Dr Olufemi Olayiwola
Dr Olufemi, an esteemed associate member of the Laboratory of Photovoltaics since 2023, brings invaluable expertise to the research and development activities within the lab. His current focus revolves around harnessing the power of Artificial Intelligence (AI) for photovoltaic (PV) diagnostics, monitoring, and the development of fault tolerance algorithms.
In his role, Olufemi plays a vital role in advancing the field of PV diagnostics by integrating AI techniques into the analysis and interpretation of PV system data. By leveraging machine learning algorithms and deep neural networks, Olufemi aims to develop intelligent models capable of accurately identifying and diagnosing various issues and anomalies in PV systems. This includes the detection of performance degradation, component faults, shading effects, and other operational challenges that may affect the overall efficiency and reliability of PV installations.
Furthermore, Olufemi's research also focuses on the development of advanced monitoring systems that leverage AI for real-time data analysis. By continuously analyzing and interpreting data collected from sensors, weather stations, and other monitoring devices, Olufemi aims to provide valuable insights into the performance and health of PV systems. These insights will facilitate proactive maintenance, optimize system performance, and ensure efficient energy generation.
In addition to his role at the Laboratory of Photovoltaics, Olufemi holds a prestigious research fellowship position at the Institute of Safe Autonomy, located at the University of York. This affiliation enables Olufemi to collaborate with experts in the field of autonomous systems, robotics, and AI, fostering interdisciplinary research and innovation. Through this collaboration, Olufemi seeks to explore synergies between the fields of safe autonomy and photovoltaics, with a particular focus on developing fault tolerance algorithms for PV systems. These algorithms aim to enhance the resilience and reliability of PV installations, enabling them to operate efficiently and safely in various environmental conditions and unforeseen circumstances.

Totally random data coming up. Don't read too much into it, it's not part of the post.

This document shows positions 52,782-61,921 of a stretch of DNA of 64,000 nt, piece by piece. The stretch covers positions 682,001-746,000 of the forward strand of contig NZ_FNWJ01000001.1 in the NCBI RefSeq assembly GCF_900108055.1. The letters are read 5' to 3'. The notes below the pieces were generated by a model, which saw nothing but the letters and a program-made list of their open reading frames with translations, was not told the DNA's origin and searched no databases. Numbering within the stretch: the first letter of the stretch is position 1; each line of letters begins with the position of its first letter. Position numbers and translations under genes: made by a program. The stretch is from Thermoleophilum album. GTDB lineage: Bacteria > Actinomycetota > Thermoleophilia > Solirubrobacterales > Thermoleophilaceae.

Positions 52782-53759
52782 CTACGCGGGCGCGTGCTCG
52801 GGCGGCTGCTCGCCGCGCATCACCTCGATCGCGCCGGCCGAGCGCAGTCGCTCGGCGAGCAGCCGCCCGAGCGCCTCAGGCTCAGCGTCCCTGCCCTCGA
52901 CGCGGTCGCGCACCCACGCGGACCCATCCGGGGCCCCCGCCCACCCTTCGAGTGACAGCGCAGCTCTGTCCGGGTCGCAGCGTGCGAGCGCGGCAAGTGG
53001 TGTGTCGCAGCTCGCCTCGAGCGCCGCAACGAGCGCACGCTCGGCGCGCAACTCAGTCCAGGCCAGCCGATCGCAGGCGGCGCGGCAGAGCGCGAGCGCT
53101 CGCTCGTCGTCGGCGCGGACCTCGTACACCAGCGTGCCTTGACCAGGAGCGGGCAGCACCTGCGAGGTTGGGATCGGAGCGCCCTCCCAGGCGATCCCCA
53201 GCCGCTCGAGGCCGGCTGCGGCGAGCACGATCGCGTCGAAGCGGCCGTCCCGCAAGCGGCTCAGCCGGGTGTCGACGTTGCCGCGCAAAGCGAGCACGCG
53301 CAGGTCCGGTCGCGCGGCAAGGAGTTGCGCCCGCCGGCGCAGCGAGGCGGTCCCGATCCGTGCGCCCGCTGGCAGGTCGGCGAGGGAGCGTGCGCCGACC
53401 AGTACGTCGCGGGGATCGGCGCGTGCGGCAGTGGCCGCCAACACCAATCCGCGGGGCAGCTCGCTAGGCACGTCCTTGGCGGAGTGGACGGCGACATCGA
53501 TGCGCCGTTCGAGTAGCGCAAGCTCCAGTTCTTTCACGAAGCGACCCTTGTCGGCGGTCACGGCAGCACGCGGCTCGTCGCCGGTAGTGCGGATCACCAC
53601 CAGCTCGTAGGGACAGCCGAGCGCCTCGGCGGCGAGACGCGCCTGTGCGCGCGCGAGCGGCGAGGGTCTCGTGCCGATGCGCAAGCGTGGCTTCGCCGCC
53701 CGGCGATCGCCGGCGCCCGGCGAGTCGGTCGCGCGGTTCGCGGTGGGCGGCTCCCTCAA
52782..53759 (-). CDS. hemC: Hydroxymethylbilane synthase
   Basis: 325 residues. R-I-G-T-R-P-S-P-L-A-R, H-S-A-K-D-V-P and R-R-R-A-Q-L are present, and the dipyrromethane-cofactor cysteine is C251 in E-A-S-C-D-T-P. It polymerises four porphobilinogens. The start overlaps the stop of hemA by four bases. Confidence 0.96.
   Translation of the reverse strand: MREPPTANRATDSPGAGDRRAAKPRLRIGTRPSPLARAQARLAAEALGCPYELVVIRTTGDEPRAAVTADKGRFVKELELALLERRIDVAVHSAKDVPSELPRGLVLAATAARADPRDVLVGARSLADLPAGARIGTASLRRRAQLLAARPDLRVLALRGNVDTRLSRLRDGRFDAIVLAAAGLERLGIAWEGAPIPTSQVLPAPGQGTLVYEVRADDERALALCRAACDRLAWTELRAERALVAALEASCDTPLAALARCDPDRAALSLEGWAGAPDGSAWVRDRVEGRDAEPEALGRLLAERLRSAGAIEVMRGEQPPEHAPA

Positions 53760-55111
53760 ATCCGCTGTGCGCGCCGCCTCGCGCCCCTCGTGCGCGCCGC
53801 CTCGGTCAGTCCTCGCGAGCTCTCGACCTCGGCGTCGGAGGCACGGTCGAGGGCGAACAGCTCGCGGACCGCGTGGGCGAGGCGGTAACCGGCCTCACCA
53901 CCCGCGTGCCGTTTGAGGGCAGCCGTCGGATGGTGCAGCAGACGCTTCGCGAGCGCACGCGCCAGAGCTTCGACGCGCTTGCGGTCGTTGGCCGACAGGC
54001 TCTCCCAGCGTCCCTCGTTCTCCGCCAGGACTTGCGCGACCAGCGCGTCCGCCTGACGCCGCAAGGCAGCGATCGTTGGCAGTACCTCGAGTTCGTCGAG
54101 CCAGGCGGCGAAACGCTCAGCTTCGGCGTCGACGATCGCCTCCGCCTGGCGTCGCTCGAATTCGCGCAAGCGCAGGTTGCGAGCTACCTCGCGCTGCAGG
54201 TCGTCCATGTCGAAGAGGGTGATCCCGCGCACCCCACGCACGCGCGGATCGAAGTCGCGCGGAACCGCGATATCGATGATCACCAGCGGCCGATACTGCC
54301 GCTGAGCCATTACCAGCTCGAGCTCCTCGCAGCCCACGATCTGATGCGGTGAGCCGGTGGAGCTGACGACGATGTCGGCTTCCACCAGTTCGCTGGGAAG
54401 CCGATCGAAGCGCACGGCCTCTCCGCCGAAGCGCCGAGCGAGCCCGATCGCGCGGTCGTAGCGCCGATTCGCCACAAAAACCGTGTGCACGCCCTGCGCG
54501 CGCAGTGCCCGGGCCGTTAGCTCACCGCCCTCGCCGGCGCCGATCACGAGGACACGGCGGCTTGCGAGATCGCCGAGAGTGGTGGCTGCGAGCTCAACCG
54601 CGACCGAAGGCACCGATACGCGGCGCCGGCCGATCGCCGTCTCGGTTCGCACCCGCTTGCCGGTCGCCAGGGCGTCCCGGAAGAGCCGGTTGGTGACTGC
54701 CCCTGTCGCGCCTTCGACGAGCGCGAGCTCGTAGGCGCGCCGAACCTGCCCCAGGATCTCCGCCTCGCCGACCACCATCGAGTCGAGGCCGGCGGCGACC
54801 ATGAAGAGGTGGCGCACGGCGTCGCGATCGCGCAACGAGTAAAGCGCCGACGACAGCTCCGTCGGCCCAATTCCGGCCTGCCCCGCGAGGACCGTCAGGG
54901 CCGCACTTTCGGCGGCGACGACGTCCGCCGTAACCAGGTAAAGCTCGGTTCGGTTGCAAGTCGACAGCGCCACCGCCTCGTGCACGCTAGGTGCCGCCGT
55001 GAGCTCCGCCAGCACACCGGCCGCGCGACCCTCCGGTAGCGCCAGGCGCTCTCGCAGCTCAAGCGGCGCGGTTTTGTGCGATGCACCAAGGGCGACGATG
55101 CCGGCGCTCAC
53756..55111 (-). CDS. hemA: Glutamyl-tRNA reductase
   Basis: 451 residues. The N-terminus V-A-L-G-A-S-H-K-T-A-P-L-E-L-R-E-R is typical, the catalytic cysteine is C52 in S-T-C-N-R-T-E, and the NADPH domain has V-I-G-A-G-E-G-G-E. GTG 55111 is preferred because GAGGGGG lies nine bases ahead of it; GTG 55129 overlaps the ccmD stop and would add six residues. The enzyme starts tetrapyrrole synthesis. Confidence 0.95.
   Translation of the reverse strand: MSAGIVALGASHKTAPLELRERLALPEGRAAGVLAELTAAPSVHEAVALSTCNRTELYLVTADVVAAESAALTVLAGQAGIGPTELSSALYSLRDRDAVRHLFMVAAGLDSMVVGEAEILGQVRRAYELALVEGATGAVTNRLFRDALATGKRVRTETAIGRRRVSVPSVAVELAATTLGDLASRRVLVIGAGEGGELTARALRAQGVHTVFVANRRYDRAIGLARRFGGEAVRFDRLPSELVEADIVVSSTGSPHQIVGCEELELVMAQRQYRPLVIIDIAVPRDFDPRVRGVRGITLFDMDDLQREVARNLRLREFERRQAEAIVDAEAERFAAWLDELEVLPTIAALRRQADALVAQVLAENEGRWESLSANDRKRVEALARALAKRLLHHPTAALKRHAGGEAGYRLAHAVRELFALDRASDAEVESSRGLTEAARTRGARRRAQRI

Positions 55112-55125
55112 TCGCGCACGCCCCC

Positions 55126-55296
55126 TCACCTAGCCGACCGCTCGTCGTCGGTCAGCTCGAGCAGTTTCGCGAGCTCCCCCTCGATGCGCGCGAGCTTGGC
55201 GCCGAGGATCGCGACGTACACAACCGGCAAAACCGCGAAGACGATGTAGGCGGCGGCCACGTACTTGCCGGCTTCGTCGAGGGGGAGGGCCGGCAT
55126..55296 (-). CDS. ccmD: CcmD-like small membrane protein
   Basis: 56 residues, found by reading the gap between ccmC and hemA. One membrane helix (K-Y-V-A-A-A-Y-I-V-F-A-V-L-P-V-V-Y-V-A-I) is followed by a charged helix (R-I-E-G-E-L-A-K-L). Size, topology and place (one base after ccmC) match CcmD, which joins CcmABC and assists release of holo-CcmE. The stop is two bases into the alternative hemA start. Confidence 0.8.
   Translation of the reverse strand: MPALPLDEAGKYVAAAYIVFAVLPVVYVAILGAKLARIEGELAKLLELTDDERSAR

Dr Tochukwu Emma-Duru (Currently working as Assistant Professor in University of Lagos, Nigeria)
Dr Muhammad Hussaian (Currently working as Assistant Professor at the University of Huddersfield, UK)
Dr Ali Mohd Ali (Currently working as Assistant Professor at the University of Jordan, Jordan)
MSc by Research:
Mr Ahmad Mohsen (Working as sales manager at Netflix, UK)
Mr Waqas Mohammed (Working as University Technician at the University of Bristol, UK)
Mr Spencer Gittens (Working as engineering AI lead at Red Bull, UK)
Mr Grogba Joule (Working as software engineer at Eskom, South Africa)